Our Opinion: It's time to treat Bull Run water
As Portland considers next steps with its Bull Run water supply, city officials need to think about cost, collaboration, public safety and — not incidentally — the flavor of beer.
The Portland Water Bureau learned last week it may no longer be able to avoid building a treatment facility to rid the Bull Run supply of a pesky parasite called cryptosporidium, which can be deadly if ingested in high enough concentrations.
The Oregon Health Authority and federal Environmental Protection Agency have placed Portland on notice for years that it may need to treat its otherwise pristine water to kill the parasite, which has been detected at microscopic levels from time to time.
The city has resisted such treatment because of its expense and also due to a desire by many residents to drink minimally treated water. However, following an unusual amount of winter rain and snow around the Bull Run reservoir, regular testing of the water between January and March showed trace levels of cryptosporidium, which is found in wildlife feces. The parasite was detected frequently enough that state officials were obliged to tell the city it would revoke its variance from federal rules.
This gives Portland the choice of continuing to fight — and probably lose — or agreeing to treat the water, either by filtration or ultraviolet light.
As it ponders those options, the city will need to check in with its customers, which include a few major industrial users as well as several suburban communities.
Some have said the city should invest in a more-costly filtration system now in case regulators tighten drinking water regulations later.
At first blush, however, the UV option makes the most sense. Previous estimates pegged it to cost around $100 million. But that's about one-fourth the cost of filtration. And it doesn't alter the quality of the water, which is a big concern for Portland's beer brewing industry.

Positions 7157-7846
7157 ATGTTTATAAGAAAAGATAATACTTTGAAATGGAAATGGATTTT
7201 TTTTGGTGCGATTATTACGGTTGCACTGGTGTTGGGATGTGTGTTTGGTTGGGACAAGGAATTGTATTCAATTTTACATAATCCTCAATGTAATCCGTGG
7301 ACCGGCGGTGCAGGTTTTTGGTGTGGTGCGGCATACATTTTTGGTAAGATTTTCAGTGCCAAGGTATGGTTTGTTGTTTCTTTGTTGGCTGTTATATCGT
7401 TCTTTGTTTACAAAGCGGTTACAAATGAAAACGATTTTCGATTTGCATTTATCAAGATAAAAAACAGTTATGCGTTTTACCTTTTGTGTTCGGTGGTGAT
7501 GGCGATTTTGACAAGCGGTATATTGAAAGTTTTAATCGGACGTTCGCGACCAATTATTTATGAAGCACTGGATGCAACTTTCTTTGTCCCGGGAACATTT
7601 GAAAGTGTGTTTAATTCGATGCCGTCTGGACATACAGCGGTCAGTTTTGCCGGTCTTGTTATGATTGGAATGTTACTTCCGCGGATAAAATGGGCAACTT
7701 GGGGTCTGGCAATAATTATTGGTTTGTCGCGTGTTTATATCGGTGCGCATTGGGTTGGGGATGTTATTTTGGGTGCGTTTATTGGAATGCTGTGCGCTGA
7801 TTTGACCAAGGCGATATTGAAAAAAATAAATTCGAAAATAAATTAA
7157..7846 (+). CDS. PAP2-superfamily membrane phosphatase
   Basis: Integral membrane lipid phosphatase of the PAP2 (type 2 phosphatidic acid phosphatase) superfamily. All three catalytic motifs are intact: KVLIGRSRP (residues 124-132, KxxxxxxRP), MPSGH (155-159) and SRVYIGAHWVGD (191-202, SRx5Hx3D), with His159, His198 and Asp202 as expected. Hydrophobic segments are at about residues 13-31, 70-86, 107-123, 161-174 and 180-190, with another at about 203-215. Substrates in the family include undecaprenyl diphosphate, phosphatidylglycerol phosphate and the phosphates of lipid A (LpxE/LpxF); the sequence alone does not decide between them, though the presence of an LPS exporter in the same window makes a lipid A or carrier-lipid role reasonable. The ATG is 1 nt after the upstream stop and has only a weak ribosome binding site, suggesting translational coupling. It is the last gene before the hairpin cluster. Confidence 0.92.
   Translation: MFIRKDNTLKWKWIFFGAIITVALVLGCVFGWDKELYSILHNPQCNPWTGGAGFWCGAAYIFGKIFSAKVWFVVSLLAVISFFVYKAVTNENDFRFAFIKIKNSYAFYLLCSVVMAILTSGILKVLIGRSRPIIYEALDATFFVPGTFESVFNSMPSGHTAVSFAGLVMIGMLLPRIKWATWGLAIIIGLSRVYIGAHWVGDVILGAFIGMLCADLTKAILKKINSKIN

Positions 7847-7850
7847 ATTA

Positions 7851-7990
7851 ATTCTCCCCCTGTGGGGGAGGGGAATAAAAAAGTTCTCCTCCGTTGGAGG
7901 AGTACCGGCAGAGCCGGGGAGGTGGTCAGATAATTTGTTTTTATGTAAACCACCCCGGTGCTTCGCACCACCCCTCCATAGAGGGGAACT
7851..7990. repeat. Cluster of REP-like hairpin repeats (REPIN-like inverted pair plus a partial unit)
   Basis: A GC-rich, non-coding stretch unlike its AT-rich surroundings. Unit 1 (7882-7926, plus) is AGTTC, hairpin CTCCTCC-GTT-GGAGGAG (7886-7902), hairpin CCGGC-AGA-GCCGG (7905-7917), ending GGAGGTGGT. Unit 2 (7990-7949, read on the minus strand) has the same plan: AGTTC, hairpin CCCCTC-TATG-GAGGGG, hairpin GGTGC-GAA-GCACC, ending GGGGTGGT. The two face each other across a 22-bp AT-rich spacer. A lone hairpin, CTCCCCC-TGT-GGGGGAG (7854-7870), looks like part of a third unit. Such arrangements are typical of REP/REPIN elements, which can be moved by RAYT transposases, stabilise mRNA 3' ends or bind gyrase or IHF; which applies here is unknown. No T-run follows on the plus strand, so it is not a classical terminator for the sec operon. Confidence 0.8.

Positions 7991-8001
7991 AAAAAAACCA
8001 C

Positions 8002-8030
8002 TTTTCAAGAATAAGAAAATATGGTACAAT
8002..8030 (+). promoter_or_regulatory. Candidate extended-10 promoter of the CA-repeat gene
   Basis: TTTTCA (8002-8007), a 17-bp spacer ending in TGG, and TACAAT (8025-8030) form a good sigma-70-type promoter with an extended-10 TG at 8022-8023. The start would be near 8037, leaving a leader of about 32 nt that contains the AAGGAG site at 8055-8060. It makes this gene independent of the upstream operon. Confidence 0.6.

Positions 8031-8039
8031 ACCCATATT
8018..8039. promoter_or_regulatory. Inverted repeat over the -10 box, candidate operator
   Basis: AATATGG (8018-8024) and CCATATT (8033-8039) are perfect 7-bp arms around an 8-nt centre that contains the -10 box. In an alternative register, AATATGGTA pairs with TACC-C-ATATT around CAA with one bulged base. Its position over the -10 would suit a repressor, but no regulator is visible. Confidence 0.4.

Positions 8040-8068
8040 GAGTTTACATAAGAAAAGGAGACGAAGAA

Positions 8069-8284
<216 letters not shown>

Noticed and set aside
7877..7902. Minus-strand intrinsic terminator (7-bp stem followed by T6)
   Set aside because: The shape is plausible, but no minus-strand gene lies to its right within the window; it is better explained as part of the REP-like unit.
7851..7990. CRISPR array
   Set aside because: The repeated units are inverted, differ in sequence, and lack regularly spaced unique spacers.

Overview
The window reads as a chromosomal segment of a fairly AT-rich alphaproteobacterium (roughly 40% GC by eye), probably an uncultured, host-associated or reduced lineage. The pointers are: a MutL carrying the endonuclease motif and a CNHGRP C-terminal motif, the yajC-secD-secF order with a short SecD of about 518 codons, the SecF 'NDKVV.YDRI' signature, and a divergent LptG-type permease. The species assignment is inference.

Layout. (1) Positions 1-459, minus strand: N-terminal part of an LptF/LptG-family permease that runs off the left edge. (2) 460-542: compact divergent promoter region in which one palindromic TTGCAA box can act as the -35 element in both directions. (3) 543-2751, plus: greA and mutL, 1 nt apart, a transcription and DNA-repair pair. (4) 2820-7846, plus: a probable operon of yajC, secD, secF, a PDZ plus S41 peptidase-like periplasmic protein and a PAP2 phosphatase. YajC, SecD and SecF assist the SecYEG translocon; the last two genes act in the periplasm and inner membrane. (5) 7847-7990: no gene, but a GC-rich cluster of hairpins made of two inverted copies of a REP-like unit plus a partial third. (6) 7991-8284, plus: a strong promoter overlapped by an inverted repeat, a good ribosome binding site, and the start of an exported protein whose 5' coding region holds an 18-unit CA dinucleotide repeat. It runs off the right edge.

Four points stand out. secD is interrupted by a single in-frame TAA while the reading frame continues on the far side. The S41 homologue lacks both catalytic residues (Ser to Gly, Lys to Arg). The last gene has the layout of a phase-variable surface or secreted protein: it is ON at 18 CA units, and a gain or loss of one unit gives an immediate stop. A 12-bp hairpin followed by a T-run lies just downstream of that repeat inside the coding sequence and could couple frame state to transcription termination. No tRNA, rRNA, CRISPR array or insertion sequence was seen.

City Commissioner Nick Fish, who has been in charge of the Water Bureau and favors a UV treatment plant, said it could be financed over the course of the project and have a modest impact on water bills for the roughly
1 million people in and around Portland who depend on the Bull Run supply.
It's a worthy investment to ensure the safety of the region's water — and the quality of its beer.
Water safety of a different sort
Memorial Day weekend was the unofficial start of the summer recreation season and, all too often, frustrating tragedies on Oregon's waterways.
This year, the warm weather of the previous weekend got the grim annual tally off to an early start, with at least three people drowned in separate river accidents, a reminder that the combination of warm days and cold water can be deadly.
Every year, Pamplin Media Group newsrooms report on lives cut short simply because people underestimate the strength of currents and the shock that comes from plunging into an icy river.
One example came two weeks ago, when temperatures soared into the 80s and a young man jumped into the Clackamas River near High Rocks and never resurfaced.
His death was one of dozens attributed each year to the same cause. In particular, teenagers and young people (especially young men) make snap decisions that can bring irreversible harm.
When long-awaited summer arrives in Oregon, the rivers and lakes look enticing, but there are safer ways for youngsters to cool down. Parents should encourage their children to swim only in areas with lifeguards — and preferably not in a river at all. (Safe Kids Oregon, a non-profit, has great information available at safekidsoregon.org.)
As for the slightly older set, alcohol too often plays a role in poor decision-making near rivers and lakes. The mixture of booze, bravado and frigid or fast-moving water has brought grief to far too many Oregon families.
This summer, waterways have swelled with abundant snow melt and are even more dangerous than usual. Parents and responsible adults should do all they can to channel youthful exuberance away from rivers and lakes and into safer venues.